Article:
A few weeks ago, I wrote about the wearable health technology that has come of age, giving us a window into the working of our bodies. For me, it represents an important step in taking control of your health – and away from Big Pharma and putting it, whenever possible, where it belongs –  in your hands. Now I’d like to get a little more specific with a primer on one such personalized device, continuous glucose monitors or CGMs. Though they’ve been available for diabetics for about twenty years, now, ever-more refined models are attracting the interest of healthy, health-savvy customers who are using them to see how their blood sugar responds to what they eat, how they sleep, their exercise, stress and other factors – a wise idea if ever there was one. Is it time for you to add one to your health maintenance plan? Quite possibly! Here’s what to consider:

What do they do? 

CGM devices measure the glucose (sugar) in your blood. You’re probably familiar with the single prick glucose monitors – the little needle jab in the finger that gives you a read-out of your blood sugar levels at that moment. A CGM, on the other hand, is a plastic patch (about the size of two quarters) that typically sticks to your arm or abdomen, a wearable biosensor taking continuous readings over the course of the day and wirelessly transmitting them to your smart phone or, if your phone isn’t so smart, a dedicated “reader” device. The CGM gives you a much more complete and useful picture of how your metabolism is responding, in almost real-time, to your life — to the food you eat, the stress you’re under, even the sleep you got last night. (I say “almost real time” because the tiny device’s tiny filament records glucose levels in the “interstitial fluid” just under the skin, which lag behind actual blood levels. The duration of lag varies depending on rate of change of glucose.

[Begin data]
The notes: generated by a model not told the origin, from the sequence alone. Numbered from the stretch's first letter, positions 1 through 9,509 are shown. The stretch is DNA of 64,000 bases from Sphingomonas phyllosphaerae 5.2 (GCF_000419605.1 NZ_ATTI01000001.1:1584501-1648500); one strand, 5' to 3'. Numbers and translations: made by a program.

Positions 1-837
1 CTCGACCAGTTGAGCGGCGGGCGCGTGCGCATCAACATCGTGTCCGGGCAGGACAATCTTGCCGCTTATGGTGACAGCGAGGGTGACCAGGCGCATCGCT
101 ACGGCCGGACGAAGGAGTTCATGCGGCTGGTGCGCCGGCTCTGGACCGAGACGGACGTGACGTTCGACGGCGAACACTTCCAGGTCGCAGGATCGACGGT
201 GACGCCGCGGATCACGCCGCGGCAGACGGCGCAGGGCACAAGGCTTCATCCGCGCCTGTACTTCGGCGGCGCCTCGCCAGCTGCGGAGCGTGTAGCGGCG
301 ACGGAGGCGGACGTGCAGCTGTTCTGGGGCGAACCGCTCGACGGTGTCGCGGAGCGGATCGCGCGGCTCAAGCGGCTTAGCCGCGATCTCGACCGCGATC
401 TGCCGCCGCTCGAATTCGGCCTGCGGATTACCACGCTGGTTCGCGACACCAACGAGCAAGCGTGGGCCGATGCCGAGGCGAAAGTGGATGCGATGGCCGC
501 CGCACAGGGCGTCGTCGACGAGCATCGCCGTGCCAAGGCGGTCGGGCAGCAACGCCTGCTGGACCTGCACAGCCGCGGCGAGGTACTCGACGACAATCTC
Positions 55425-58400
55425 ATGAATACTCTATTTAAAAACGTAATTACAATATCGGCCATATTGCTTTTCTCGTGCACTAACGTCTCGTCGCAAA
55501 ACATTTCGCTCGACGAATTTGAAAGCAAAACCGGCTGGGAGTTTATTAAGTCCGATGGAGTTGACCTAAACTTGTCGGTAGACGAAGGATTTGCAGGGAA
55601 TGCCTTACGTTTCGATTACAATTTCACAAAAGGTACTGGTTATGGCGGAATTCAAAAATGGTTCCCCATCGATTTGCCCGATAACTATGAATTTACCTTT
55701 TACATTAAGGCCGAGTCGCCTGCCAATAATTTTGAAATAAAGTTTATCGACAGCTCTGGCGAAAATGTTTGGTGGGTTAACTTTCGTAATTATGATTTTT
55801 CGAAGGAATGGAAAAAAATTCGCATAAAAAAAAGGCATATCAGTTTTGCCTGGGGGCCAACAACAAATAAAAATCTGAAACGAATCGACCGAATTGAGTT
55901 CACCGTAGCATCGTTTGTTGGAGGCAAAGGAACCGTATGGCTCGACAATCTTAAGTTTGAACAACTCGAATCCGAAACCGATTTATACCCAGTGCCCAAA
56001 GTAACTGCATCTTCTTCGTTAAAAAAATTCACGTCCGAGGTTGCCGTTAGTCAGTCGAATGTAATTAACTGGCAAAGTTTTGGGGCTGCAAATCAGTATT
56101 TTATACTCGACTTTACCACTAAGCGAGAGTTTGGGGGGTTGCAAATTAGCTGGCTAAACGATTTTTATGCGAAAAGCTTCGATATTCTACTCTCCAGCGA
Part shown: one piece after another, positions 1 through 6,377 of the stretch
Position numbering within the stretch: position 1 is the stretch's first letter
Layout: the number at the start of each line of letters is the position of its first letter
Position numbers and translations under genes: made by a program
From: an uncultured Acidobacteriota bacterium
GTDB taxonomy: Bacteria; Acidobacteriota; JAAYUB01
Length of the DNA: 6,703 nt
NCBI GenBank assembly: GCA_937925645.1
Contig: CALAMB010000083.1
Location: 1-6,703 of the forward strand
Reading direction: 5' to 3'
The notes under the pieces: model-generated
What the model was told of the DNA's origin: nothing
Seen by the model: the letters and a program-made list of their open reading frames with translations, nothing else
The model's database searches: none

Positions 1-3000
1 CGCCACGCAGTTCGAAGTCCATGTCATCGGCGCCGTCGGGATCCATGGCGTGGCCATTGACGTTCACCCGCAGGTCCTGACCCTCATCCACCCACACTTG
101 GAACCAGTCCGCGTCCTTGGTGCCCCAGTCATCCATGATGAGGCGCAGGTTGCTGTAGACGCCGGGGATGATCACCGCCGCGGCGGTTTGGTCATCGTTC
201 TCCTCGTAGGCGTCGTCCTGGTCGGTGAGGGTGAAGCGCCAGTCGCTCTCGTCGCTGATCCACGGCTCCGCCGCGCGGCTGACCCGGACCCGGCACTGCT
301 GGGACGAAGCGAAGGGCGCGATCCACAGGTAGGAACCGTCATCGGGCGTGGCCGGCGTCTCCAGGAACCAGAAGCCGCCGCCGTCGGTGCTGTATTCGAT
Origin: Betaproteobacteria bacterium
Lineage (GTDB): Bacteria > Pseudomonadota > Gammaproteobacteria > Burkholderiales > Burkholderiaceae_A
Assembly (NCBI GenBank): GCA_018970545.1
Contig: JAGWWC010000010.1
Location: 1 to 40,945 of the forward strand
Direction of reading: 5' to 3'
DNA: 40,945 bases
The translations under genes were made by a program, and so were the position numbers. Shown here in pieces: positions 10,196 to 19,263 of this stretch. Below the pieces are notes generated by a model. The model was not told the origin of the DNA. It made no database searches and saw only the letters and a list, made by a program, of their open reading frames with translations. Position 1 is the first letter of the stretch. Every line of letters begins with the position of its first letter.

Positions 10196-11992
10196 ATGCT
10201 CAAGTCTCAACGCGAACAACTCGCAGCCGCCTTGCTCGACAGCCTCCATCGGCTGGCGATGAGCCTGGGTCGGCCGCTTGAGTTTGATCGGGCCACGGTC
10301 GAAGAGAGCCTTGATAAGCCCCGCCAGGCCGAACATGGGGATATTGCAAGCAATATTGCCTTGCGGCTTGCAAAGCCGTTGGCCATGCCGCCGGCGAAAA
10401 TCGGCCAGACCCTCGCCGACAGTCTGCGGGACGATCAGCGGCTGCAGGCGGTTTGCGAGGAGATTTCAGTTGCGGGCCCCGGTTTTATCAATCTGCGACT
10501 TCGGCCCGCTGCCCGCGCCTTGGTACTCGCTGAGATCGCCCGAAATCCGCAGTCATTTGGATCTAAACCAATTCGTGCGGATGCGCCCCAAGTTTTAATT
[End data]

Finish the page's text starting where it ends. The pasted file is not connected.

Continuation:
Who needs a CGM? 

Currently, most people who use CGMs are diabetic, especially type 1 diabetics whose bodies have stopped making insulin and who need to constantly check their glucose levels so they can balance the food they eat with the amounts of synthetic insulin they inject themselves with. But there is a much larger group of type 2 diabetics – roughly 1 in 10 Americans — who can and are benefitting. The cells in their bodies have grown resistant to the insulin made by the pancreas. They need to carefully monitor their diet to make sure the food they eat, in particular the carbs, don’t over-stress their bodies’ reduced ability to clear the sugar from their bloodstream. If they’re not careful, those glucose levels will continue to rise, bringing on, or worsening, short-term symptoms like weight gain, fatigue, and brain fog. Longer term, we’re talking dramatically higher risk for cardiovascular disease and other life-threatening conditions. A recent multi-center study found that the continuous monitoring of blood glucose translated into better glycemic control than testing the blood the old-fashioned way, with those unpleasant finger pricks. 

CGMs for the rest of us.